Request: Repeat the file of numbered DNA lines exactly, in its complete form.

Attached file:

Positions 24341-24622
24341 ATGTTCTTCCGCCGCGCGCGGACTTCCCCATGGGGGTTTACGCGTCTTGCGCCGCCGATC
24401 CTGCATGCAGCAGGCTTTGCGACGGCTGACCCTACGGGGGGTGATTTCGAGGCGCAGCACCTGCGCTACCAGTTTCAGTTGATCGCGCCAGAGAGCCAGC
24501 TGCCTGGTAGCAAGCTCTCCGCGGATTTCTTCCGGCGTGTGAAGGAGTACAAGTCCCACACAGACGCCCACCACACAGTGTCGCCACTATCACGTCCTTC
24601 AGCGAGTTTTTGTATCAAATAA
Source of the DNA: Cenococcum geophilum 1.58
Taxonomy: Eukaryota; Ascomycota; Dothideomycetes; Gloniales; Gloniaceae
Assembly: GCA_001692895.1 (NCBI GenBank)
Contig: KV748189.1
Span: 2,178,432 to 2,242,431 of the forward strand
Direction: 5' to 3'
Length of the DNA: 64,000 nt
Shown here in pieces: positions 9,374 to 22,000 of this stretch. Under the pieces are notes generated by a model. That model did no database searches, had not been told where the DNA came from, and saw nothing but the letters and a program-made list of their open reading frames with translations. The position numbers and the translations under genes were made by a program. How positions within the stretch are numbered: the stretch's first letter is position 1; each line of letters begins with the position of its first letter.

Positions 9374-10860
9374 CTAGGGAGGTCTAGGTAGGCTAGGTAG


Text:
Positions 24341-24622
24341 ATGTTCTTCCGCCGCGCGCGGACTTCCCCATGGGGGTTTACGCGTCTTGCGCCGCCGATC
24401 CTGCATGCAGCAGGCTTTGCGACGGCTGACCCTACGGGGGGTGATTTCGAGGCGCAGCACCTGCGCTACCAGTTTCAGTTGATCGCGCCAGAGAGCCAGC
24501 TGCCTGGTAGCAAGCTCTCCGCGGATTTCTTCCGGCGTGTGAAGGAGTACAAGTCCCACACAGACGCCCACCACACAGTGTCGCCACTATCACGTCCTTC
24601 AGCGAGTTTTTGTATCAAATAA
Source of the DNA: Cenococcum geophilum 1.58
Taxonomy: Eukaryota; Ascomycota; Dothideomycetes; Gloniales; Gloniaceae
Assembly: GCA_001692895.1 (NCBI GenBank)
Contig: KV748189.1
Span: 2,178,432 to 2,242,431 of the forward strand
Direction: 5' to 3'
Length of the DNA: 64,000 nt
Shown here in pieces: positions 9,374 to 22,000 of this stretch. Under the pieces are notes generated by a model. That model did no database searches, had not been told where the DNA came from, and saw nothing but the letters and a program-made list of their open reading frames with translations. The position numbers and the translations under genes were made by a program. How positions within the stretch are numbered: the stretch's first letter is position 1; each line of letters begins with the position of its first letter.

Positions 9374-10860
9374 CTAGGGAGGTCTAGGTAGGCTAGGTAG